Is your content speaking to prospects from WP backgrounds?

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Is your content speaking to prospects from WP backgrounds?

From the pandemic’s disruption to learning and its impact on young people’s mental health, to digital poverty and increased gaps in pupils’ attainment, we’ve all read and heard about the detrimental effects that covid-19 has had on prospective university students – particularly those from widening participation backgrounds. 

More than ever, conversations need to break down any barriers, listen to their needs and provide them with the support they need to access and succeed at university.  

So how can you evolve your content to really engage with students from disadvantaged backgrounds, right from the offset?

5 ways to enhance the content journey

In our experience of creating personalised content journeys to increase positive user engagement, we’ve summarised five effective tactics worth considering:

1. Get instant data 

Once prospective students have applied, you have a wealth of information about them to start tailoring your email comms and web content – meaning you can make sure your content to students from widening participation backgrounds is relevant and supportive. But enables you to start this journey the first time they visit your site, regardless of whether they’ve applied to you or not.

With simple, subtle prompts you can gain real-time information about a web user without asking them to fill-in a form or provide personal details. By learning more about them with gentle cues, you can then guide them towards the most useful content based on their answers. So, if they indicate that they’re from a widening participation background, you can guide them to important content such as, financial support, mentoring schemes or study skills support.

2. Better inform your prospecting ads

By integrating your digital advertising with, you can make the messaging in the prospecting phase of your ad campaign much more targeted and relevant. For example, if you know that a group of users have indicated via a cue that they would be the first in their family to go to university, you can then show them ads featuring real stories from students  who are first in family sharing their experiences of applying and going to uni. This kind of content makes for  an engaging rotation t in your ad mix.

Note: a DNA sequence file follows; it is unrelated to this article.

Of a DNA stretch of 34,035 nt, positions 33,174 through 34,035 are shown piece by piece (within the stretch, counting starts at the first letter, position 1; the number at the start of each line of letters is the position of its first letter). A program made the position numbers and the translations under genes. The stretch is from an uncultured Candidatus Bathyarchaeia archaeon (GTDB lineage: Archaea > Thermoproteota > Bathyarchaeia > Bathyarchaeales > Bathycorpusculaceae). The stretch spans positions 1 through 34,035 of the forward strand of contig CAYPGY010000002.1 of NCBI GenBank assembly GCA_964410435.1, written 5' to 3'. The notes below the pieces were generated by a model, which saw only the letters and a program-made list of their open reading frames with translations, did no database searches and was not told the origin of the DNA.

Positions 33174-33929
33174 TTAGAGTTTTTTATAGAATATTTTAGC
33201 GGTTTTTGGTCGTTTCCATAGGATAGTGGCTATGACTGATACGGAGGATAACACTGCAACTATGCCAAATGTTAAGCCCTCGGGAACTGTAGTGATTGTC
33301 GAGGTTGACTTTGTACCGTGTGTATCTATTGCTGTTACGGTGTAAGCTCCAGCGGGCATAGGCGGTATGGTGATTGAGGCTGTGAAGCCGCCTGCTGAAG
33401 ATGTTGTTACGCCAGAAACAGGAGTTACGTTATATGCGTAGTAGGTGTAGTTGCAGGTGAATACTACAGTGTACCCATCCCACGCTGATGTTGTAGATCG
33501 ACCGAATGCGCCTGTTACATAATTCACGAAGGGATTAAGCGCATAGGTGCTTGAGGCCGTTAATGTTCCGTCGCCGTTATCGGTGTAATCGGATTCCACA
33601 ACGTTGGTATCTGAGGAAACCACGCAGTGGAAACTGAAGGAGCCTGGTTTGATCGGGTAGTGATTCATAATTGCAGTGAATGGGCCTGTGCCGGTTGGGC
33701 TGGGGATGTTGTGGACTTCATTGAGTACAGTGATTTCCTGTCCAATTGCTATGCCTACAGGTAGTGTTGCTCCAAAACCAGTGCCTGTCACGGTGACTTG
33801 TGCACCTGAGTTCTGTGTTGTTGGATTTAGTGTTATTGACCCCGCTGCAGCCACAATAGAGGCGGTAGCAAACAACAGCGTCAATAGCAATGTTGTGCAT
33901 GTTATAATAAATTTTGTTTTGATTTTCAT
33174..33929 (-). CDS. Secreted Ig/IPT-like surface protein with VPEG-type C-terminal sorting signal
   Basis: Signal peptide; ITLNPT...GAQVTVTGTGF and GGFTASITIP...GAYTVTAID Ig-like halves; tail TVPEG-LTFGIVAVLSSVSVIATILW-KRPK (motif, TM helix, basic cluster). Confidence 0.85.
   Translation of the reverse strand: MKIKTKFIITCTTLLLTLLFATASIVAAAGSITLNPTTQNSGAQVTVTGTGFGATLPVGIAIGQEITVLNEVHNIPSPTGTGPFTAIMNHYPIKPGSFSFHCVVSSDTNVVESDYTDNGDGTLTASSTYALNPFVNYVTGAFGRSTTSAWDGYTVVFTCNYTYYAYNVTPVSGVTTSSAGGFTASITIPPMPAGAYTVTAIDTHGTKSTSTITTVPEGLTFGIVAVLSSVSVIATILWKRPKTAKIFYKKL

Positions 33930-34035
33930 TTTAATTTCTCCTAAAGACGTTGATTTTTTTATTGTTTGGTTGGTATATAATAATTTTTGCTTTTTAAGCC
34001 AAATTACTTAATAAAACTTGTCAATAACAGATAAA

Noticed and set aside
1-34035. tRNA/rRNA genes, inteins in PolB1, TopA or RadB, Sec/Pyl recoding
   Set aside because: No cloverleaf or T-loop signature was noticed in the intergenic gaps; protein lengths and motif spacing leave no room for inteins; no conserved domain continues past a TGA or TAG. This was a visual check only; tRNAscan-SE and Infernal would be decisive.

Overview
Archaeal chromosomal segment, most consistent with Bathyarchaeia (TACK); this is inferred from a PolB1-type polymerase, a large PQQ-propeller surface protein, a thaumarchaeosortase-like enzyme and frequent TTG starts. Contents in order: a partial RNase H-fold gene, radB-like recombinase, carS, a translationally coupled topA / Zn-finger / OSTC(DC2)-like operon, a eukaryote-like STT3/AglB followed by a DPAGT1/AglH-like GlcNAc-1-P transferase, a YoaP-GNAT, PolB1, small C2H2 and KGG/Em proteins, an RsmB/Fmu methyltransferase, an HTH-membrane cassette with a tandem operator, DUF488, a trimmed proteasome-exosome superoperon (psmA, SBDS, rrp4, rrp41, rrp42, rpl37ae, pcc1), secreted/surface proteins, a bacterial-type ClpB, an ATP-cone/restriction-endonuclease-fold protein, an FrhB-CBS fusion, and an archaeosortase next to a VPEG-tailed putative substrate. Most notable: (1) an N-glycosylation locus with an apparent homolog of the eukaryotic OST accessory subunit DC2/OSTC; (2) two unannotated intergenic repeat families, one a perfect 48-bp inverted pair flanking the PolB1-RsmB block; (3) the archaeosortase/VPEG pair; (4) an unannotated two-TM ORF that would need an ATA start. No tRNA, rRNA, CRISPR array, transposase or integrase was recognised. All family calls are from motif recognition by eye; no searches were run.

3. Connect to a real person

Speaking of real stories, there might be instances where a prospective student has been browsing multiple websites with tons of information (from UCAS to student finance), and quite simply just feeling the overwhelm. Using you can set prompts that will spot the right time to offer a human voice to help answer any questions they might be struggling with. Whether that’s showing them a shortcut to a support helpline, or offering them a peer-to-peer online chat service, being intuitive to the need for a real chat at the right moment  will make for impactful and helpful conversations.   

4. Make them feel listened to
By running on your site, you can track where a user last left off. This removes any irrelevant content that could frustrate an enquirer and helps to gently nudge them along a content journey that’s going to be continually personalised to them.  

From a user point of view this can make the browsing experience much more seamless because a) they won’t be faced with content that’s not relevant to them each time they visit. b) they’ve not been disrupted by being asked to type in any personal details. 


5. Break down off-putting terminology 

Let’s face it, large websites like university sites often come with their fair share of jargon. And in many cases, it’s difficult to get away from the higher education terminology that we’re all so familiar with. But to prospective students too many unknown terms or concepts will actually become a barrier that disrupts their engagement with your content. 

Our ‘snippets’ tool is designed to break down complex text and terminology. It works like this… When a user is browsing a page that’s particularly text-heavy, our technology will detect an optimal moment to gently serve a snippet of information. The snippet can either draw attention to and reinforce a specific point you’ve made on the page (so it doesn’t get lost in all of the text), or, it can explain a specific phrase or title in more simple terms.  

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